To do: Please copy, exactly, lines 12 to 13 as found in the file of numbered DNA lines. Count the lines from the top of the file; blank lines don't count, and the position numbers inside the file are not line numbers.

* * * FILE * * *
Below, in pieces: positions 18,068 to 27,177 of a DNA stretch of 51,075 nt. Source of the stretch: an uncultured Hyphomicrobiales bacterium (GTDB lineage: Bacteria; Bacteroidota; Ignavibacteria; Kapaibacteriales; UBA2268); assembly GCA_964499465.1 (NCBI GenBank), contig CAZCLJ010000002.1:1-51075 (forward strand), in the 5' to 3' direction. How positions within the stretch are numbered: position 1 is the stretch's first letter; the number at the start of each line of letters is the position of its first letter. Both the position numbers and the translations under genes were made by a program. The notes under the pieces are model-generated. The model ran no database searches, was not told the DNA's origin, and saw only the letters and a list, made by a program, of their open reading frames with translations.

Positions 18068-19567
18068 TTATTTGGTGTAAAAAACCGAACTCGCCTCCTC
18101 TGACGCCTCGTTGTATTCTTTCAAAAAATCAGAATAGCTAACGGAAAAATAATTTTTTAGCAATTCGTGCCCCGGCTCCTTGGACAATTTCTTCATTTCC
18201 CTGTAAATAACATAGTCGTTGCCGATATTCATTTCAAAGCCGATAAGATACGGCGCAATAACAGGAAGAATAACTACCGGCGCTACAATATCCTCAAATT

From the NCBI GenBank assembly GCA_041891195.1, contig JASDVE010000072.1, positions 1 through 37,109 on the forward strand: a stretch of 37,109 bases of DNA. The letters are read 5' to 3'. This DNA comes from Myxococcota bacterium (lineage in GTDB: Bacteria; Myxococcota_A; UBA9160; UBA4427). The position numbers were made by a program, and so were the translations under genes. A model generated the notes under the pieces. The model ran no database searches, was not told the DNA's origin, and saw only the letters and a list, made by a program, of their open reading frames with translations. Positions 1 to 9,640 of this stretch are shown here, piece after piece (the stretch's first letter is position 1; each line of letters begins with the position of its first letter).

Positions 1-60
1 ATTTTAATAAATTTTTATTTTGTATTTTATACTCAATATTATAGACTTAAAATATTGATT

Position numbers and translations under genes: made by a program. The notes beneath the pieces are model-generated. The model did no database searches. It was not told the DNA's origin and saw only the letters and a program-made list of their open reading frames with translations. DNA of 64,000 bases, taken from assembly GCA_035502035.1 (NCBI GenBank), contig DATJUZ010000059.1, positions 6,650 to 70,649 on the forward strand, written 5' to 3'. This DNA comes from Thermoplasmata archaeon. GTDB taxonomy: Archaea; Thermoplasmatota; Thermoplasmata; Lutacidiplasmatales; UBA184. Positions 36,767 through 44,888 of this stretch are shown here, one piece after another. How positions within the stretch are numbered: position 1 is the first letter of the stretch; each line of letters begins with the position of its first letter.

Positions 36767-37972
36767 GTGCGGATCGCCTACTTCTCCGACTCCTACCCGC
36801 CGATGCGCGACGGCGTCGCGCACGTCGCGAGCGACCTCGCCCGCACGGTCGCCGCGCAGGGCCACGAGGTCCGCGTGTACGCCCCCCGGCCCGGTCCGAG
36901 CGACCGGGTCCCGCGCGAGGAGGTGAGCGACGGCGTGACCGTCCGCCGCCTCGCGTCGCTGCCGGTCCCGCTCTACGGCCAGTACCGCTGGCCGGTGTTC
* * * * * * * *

36801 CGATGCGCGACGGCGTCGCGCACGTCGCGAGCGACCTCGCCCGCACGGTCGCCGCGCAGGGCCACGAGGTCCGCGTGTACGCCCCCCGGCCCGGTCCGAG
36901 CGACCGGGTCCCGCGCGAGGAGGTGAGCGACGGCGTGACCGTCCGCCGCCTCGCGTCGCTGCCGGTCCCGCTCTACGGCCAGTACCGCTGGCCGGTGTTC